When I think about where I am, writing-wise, at the end of 2012, I’m not as thrilled as I would like, but there are some good things that came out of this year. First, obviously, I had a book come out–The Opposite of Hallelujah–which has been quiet but did earn me my first starred review, from Booklist, and another really great review from Kirkus. The Opposite of Hallelujah was also one of Booklist‘s Top 10 Religion & Spirituality Books for Youth, which is a lovely and appreciated honor. In terms of actual writing, I finally, after a long, arduous fight throughout 2011, wrestled Tandem, the first book in my Many-Worlds Trilogy, which comes out October 8, 2013, into the shape I wanted it to be. I also wrote a solid first draft of Many-Worlds 2 (the sequel to Tandem), which I very much love and am proud of. Since the Tandem I turned in to my editor was a complete rewrite, this means I wrote two full-length novels this year (and they’re long, 115,000-120,000 words each), which is not bad! I also wrote about 150 pages of an adult novel this year while working on another, messily incomplete YA; this was probably one of my most productive years, if I look at it in terms of words on paper.
But, of course, I don’t look at it that way very often. For me, it’s always about how I feel about my writing, regardless of word count or pages written or novels completed. The question, “Was it a good year or a bad year?” always comes down to whether or not the juice was worth the squeeze*, despite how proud I am to have finished something or made progress on projects. And on that level, I just don’t know yet how I feel about 2012. 2010 was a bad year. 2011 was a so-so year–on one hand, a full 12 months of toil on draft after draft of Tandem, but on the other hand the magnificent triumph of finishing and turning in The Opposite of Hallelujah, which I felt sort of redeemed the epic awfulness of 2010.
I’m hoping it was worth it. I worked very hard in 2012 to balance my vision for Tandem with other people’s feedback and expectations, but at the end of the year I find myself wondering if I’m still on a different planet than everyone else. I’ve never felt more alone in my writing than I did this year (and that includes awful, no good, very bad 2010), than I still do today. This year above all others–and this book (Tandem) in particular–reminded me just what a solitary pursuit this writing business is. No one else can be there inside your head, and, inevitably, no one else will care even a tenth as much as you do about your work. Or maybe that’s just my experience.
I think my 2012 takeaway is that I have to stop caring what other people think, what they say and don’t say, entirely and unequivocally. This doesn’t mean that when people give me feedback I won’t respond or take it into account or do what is asked of me, but I do have to stop thinking, “Well, this person or that person doesn’t seem excited/doesn’t seem to get it/isn’t convinced/doesn’t think it’s worth very much, so therefore they must be right, I must have failed, I’m worthless” (which is the shame spiral I’ve been caught in for the last two and a half years). I have to believe, without faltering in that belief, to the point of ridiculousness if necessary, that what I’m doing is the right thing, that what I’m creating has value, and to behave that way going forward. I can’t dismiss my own faith in myself, or allow myself to be talked out of it or ridiculed into a more modest view of my talent/achievements, because fortune favors the bold, and if I don’t believe in myself, nobody else is going to, either.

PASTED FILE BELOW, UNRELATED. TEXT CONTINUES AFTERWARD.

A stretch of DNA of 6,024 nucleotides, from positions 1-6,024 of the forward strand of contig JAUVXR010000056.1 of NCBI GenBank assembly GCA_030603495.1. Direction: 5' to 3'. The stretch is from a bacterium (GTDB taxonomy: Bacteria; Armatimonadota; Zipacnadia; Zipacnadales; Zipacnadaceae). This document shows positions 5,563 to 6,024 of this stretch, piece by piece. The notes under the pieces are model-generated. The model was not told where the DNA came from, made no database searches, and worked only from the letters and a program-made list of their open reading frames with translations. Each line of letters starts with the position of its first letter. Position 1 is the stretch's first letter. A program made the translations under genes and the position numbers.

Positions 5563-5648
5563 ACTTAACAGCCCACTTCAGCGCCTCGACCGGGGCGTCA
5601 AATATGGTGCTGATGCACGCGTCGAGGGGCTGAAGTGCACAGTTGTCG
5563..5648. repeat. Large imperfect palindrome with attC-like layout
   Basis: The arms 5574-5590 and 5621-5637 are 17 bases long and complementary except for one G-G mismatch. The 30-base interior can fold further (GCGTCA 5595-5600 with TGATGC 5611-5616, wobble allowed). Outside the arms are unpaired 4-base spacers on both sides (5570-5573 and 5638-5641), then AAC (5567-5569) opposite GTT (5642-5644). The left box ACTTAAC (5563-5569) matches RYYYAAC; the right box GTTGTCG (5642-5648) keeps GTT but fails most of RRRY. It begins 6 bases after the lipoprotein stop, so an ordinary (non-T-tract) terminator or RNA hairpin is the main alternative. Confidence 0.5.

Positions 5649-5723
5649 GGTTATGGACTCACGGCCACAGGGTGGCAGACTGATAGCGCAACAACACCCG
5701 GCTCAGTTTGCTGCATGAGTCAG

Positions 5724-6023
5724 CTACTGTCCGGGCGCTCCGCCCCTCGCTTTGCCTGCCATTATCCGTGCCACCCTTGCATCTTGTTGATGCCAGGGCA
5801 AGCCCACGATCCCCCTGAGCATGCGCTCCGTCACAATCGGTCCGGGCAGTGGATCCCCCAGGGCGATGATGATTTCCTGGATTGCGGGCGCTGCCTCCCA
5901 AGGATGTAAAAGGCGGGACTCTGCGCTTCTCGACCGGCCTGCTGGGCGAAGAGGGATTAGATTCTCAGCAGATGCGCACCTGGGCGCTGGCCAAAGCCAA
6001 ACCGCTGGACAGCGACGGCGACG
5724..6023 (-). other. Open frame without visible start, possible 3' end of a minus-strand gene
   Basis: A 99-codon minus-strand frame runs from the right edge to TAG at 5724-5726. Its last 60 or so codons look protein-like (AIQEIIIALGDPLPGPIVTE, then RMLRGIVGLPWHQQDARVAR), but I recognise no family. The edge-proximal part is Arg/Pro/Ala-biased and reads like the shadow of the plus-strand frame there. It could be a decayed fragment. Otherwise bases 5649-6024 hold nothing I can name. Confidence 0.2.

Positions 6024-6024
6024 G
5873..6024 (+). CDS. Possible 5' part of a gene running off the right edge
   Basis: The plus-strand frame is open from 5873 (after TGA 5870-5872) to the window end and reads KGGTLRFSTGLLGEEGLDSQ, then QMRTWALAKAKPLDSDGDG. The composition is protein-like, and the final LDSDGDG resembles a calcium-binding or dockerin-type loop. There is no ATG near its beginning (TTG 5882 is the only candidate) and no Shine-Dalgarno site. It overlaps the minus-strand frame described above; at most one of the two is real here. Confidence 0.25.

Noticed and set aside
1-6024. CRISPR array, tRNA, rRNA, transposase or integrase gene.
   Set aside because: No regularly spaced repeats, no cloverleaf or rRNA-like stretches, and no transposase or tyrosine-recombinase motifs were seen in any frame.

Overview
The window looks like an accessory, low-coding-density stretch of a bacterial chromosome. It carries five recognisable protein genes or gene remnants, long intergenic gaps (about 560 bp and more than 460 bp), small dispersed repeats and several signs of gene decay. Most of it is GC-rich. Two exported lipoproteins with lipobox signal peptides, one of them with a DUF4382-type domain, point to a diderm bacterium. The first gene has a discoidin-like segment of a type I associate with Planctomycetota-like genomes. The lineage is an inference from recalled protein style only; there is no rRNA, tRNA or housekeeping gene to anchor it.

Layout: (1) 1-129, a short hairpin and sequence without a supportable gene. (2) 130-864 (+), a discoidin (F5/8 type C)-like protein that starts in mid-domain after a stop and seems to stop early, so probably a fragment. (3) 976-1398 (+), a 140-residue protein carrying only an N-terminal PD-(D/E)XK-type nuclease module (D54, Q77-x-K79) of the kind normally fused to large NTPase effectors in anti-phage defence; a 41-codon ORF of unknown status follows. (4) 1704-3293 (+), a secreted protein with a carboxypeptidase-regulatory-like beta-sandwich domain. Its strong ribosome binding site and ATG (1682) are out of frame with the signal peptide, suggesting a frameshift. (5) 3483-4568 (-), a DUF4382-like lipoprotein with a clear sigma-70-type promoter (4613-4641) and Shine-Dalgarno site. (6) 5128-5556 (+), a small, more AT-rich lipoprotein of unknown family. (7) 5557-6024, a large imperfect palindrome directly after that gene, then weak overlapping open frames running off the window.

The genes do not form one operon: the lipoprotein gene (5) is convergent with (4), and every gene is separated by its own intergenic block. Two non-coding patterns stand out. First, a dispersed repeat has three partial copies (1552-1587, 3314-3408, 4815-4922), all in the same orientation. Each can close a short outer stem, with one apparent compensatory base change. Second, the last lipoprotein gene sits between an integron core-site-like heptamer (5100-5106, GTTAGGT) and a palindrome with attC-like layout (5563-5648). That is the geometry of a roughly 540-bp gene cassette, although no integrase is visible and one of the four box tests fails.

There’s an old piece of writing advice: Protect the work. Do that which you need to do to make sure your work (and the part of yourself that is a writer) doesn’t suffer. For some, this might mean having a part-time job instead of trying to build a career outside of writing (really, I should be doing this, but I’m far too practical and vain). For others, it might mean, I don’t know, not reading within the genre you’re writing in so as not to be influenced with other people’s ideas. For me, it’s probably going to mean a couple of things, none of which I feel are necessary to detail here, as they are specific to me and the people in my life and are probably not, at this stage, universally applicable as advice. But “protect the work” is pretty solid, so I offer it to you as a belated holiday gift. If you’ve already heard it, well, I forgot to get a gift receipt so you can’t return it, but it’s one of those things where it doesn’t hurt to have two.
I think I’ve blathered on long enough. 2013: banner year!
*I was really hoping to find the clip where Kelly says this to Matthew, but it wasn’t on YouTube. Anyway, you should watch The Girl Next Door, it’s a really great movie.